With a telescope I have lately come to appreciate NGC 7789 (Cass) known as the the Caroline Rose cluster, rich and compact. So many accessible objects outside the Messier list to enjoy, even in poor skies!

Edited by Stephenstargazer
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Thanks for the suggestions! I am adding them to my targets list :D Sadly looking at my weather app we are back to snow and fully cloud for the next week but you never know maybe it will change.

Edited by wibblefish
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Lots of nice open clusters in Auriga, too. M35, 36, 37, 38. Easy to find, even with binos.

One of my faves is the memorably named NGC 1664. The "Kite Cluster". I think it looks like a sting ray:

image.png.b720f0d605928a721a1d81370e8ebd1a.png

 

 

 

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The double cluster (sometimes known as the "Sword Handle") is a really splendid target even in small apertures and binoculars. I can just about see them with the naked eye here on a decent night but some magnification is what brings out their true nature and beauty.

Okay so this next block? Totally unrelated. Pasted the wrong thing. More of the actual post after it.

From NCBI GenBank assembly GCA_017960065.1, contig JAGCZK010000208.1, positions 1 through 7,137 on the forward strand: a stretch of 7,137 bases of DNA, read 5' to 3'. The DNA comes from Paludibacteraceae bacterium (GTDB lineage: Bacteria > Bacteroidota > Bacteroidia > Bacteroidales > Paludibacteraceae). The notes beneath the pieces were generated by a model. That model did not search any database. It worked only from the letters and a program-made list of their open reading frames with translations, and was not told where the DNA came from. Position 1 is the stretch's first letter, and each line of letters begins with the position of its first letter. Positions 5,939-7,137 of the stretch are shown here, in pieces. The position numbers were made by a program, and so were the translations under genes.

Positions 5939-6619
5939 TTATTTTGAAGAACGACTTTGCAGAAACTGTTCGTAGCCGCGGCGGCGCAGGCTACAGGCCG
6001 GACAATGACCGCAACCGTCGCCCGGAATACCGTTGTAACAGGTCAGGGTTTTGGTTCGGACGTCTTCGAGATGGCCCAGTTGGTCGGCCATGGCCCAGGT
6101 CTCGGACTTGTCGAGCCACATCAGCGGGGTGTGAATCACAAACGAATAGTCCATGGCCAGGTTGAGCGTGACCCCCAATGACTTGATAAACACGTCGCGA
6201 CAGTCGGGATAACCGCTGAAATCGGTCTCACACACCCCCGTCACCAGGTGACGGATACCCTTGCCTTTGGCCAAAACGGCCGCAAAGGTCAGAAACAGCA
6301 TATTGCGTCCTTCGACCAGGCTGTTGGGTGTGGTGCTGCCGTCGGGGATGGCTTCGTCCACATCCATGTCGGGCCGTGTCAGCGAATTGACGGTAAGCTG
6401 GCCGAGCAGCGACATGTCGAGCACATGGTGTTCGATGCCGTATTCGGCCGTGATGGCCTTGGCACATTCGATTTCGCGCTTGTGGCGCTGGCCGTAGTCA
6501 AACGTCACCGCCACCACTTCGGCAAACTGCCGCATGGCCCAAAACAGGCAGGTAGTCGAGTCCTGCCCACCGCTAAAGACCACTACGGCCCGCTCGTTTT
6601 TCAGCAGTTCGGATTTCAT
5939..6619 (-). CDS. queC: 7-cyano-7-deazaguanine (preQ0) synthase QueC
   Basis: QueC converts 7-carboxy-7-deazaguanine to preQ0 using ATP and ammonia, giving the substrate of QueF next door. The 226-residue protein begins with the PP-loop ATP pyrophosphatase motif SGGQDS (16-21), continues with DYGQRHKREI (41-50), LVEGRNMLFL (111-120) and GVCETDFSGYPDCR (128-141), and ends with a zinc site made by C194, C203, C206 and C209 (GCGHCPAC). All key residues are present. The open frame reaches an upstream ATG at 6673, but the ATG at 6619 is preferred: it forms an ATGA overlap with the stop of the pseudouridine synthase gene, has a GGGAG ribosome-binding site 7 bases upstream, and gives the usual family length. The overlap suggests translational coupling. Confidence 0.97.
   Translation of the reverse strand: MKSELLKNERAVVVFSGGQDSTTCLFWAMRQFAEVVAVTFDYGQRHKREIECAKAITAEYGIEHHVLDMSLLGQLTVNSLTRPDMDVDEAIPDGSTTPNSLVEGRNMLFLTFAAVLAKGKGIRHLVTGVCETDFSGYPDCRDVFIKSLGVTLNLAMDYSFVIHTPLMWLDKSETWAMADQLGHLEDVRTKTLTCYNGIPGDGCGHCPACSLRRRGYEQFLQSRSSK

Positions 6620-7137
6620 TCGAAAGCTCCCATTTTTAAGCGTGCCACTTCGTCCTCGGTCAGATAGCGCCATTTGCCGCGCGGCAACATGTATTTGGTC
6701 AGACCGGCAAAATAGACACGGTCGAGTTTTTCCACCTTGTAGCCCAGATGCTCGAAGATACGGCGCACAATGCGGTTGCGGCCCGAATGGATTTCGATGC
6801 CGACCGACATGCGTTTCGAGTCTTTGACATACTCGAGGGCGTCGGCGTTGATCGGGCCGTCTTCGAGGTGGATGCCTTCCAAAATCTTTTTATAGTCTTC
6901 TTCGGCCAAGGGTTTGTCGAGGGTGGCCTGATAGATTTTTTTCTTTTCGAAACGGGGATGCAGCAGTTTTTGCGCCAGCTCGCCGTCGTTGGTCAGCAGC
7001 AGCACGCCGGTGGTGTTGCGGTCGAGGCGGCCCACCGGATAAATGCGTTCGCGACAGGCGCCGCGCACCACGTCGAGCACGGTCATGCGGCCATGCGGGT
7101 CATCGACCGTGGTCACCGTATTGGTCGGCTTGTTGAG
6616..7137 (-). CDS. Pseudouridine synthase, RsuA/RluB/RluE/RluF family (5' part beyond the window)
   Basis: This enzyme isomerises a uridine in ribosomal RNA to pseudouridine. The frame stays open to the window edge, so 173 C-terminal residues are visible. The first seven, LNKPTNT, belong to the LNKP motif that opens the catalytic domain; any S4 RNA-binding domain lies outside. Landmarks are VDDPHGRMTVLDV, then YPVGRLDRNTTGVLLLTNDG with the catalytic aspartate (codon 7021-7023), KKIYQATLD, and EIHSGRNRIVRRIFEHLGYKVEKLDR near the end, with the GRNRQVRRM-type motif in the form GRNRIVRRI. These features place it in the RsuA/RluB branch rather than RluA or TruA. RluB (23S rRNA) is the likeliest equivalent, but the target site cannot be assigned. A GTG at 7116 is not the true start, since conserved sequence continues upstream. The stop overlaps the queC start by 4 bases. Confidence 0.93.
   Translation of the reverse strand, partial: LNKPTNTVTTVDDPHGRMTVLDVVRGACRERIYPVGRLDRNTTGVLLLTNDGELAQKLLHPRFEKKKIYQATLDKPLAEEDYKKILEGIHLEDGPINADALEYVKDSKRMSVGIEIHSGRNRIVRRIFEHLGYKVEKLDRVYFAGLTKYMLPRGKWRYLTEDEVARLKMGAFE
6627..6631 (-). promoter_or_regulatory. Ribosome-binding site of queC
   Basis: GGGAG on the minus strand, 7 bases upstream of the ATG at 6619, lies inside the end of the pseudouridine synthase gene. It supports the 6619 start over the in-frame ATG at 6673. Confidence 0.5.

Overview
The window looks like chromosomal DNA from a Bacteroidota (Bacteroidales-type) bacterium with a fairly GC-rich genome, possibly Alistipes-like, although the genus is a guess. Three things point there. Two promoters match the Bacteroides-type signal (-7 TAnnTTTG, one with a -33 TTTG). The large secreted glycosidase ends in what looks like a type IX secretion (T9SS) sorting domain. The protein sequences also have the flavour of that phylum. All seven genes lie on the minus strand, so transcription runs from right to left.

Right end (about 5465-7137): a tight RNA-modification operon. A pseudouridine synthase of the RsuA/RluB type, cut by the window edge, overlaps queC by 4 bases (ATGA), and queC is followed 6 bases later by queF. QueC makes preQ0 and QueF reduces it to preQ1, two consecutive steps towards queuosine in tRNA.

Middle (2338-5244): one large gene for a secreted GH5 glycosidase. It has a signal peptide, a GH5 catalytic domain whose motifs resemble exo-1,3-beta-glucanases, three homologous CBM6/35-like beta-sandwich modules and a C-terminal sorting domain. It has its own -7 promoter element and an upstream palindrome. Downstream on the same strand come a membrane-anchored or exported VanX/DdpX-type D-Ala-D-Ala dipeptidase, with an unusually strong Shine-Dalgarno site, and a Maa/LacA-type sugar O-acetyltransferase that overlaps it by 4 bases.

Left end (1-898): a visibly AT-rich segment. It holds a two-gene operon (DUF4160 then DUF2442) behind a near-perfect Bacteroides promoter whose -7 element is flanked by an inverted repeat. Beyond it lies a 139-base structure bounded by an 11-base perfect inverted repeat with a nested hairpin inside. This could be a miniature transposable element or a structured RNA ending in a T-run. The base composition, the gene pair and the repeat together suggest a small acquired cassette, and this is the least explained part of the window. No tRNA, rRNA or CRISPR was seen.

One of my favorites for showing at outreach events - always gets a few gasps :smiley:

Edited by John
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One of my favourite open clusters is M46, as good at this time of year as it gets. The really cool thing is the planetary nebula in the foreground (ngc 2438). Well worth a look 🙂

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If you can get a good view to the south, Orion is loaded with open clusters as well as the namesake nebula.  If you can go low enough in power (15x or lower), Collinder 70 surrounds the belt stars and is quite a surprise if you've only ever looked at those stars at higher powers.  It's a case of you can't see the forest for the trees.